March 2016: Waste Management
Aileen Collier, Ros Sorensen, Rick Iedema
OBJECTIVE: The aim of this study was to investigate patients' and families' perspectives of safety and quality in the setting of a life-limiting illness. DESIGN: Data reported here were generated from a qualitative study using video-reflexive ethnographic methodology. Data were collected over 18 months and generated through participant observation, shadowing of clinicians, field-interviews and semi-structured interviews with patients and families. SETTING: The study was conducted at two hospital sites in Sydney, Australia and in patients' homes...
February 2016: International Journal for Quality in Health Care
Jessie Johnson, Gilly Smith, Anne Wilkinson
This study explored the culture of one interdisciplinary rehabilitation team in British Columbia (BC), Canada, to identify the specific client, clinical, and family factors considered by team members when determining post-hospital discharge placement. The study took the form of an ethnography of a health care team on a stroke unit of a Canadian hospital using observations of the interdisciplinary rehabilitation team meetings and follow-up interviews with team members. The findings from the study indicate post-hospital discharge destination decisions were influenced by specific social, economic, and policy factors; specific types of interactions among members of the team; and the condition of stroke survivors, and the ability and willingness of the patient's family to contribute to home care...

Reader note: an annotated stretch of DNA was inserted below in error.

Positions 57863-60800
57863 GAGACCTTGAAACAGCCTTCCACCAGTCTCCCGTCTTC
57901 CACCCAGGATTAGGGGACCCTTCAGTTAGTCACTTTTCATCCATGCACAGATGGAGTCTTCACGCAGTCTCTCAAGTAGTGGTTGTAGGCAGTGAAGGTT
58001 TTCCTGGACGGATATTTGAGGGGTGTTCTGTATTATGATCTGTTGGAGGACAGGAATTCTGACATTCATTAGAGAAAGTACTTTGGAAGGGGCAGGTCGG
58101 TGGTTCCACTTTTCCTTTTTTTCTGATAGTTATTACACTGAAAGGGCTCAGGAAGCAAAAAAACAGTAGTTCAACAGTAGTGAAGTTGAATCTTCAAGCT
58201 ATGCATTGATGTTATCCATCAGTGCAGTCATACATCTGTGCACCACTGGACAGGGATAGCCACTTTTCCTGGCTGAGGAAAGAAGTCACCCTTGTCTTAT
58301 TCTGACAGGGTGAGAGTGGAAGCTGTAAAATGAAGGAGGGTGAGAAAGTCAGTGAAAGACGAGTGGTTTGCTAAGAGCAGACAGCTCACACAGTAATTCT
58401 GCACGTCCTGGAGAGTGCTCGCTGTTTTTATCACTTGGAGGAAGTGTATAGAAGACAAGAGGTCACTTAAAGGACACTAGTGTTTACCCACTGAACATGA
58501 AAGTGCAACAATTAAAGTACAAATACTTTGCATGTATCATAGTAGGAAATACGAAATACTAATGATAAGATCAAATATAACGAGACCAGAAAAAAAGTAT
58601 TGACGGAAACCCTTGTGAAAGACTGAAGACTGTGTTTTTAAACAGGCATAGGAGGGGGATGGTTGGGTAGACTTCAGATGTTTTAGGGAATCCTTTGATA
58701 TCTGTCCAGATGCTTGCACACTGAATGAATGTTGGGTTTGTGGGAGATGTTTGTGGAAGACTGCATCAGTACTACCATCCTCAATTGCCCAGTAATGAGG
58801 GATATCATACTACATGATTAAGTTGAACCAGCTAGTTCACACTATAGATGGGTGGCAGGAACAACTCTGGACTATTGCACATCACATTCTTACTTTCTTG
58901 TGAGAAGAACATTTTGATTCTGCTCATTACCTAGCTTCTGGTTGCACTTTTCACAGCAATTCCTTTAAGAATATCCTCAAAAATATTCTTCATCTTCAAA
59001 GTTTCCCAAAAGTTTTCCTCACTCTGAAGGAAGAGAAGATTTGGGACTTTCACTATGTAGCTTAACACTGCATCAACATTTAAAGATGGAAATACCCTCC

2015: Canadian Journal of Neuroscience Nursing
Hans-Peter de Ruiter, Joan Liaschenko, Jan Angus
One of the most significant changes in modern healthcare delivery has been the evolution of the paper record to the electronic health record (EHR). In this paper we argue that the primary change has been a shift in the focus of documentation from monitoring individual patient progress to recording data pertinent to Institutional Priorities (IPs). The specific IPs to which we refer include: finance/reimbursement; risk management/legal considerations; quality improvement/safety initiatives; meeting regulatory and accreditation standards; and patient care delivery/evidence based practice...
January 2016: Nursing Philosophy: An International Journal for Healthcare Professionals